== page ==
For the last little while, it has seemed as though everything I consider doing is too challenging, too time consuming, or simply unrealistic. Some little voice in my head screams thoughts at me throughout the day.
“You can’t get published.” Too challenging.
“You can’t really get to know what your children experience.” Too time consuming.
“You can’t clasp your hands in kurmasana.” Simply unrealistic.
(For this self-defeating statement, I include a photo to support the voice’s claim.)
The voice has gotten louder over the last little while, maybe due to the onset of the warmer season. The lazy days of summer can become a vehicle for complacency and ennui. It is tempting to join any apathetic and static crew on the beach or at an air conditioned coffee shop. Who doesn’t like the smell of Coppertone or an iced Americano?
Though it seems like every time try to “accept what the universe offers,” I get hung up in feeling as though I am not using my time wisely. Because frankly, I don’t have a limitless amount of “my time” left to either squander away or capitalize on. Time has taken on a whole new framing, not because I’ve been diagnosed with something dire (though there is the real possibility that could happen at any time) or because I’ve been put into a situation where “time is of the essence” (though it would be fantastic to feel urgently needed), but rather because I’m solidly half way done with my life. With equal parts ahead of me and behind me, I’m stuck smack in the center reflecting on what I have “accomplished” and what I still need to do in order to be able to look back and place the judgment of “a life well lived” on the whole experience.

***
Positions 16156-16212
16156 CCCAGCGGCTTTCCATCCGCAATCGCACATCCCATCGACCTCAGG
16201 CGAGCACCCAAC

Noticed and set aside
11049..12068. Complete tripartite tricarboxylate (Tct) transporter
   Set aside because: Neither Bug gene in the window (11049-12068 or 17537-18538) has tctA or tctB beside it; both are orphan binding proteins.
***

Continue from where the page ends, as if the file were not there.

But then there’s that voice in my head yelling “CAN’T!” There are days when it’s hard not to get on board with those conclusions. So what stops me from believing that I CAN get published, understand the experiences of my children, and grabbing my hands behind my contorted body?
I hear that voice telling me “CAN’T!” and choose to hear it in a reverse psychology/double dare sort of way. Instead of getting caught up in providing my own set of evidence for CAN’T, I put my energies into proving that voice wrong.
Most of us have those CAN’T voices as part of our daily experience. There are some of us who hear the voices of others–actual human voices–chanting the same CAN’T mantra, making it even easier to accept that there is no overcoming the challenge, the consumption of time, or the reality of the situation.
It is in those moments, on that fence between accomplishment and failure, that we are put to the real test of self.
The voice bellows “CAN’T!” and we are given an opportunity to accept or rebut that summation.
In that fraction of a second, where choice is suspended between perseverance and abandonment of the effort, it is revealed to each of us who we truly are and what we truly want.
Do I want to see my manuscripts on a bookstore shelf in the form of books?
Do I want to know my children through their own life experiences?
Do I want to feel the clasp of my left hand around my right wrist?
If I choose to answer “yes,” I will need to work twice as hard to find success, for I not only need to do the work but also spend additional time tamping down the CAN’T voice. As much as I’d like to think I could extinguish that self-defeating, sometimes mean voice in my head, it’s been there for as long as I can remember. There’s no ridding myself of it. By accepting that this little voice is a part of my experience, I am able to interact with it in a direct and confrontational manner.
Oh yeah? Watch me.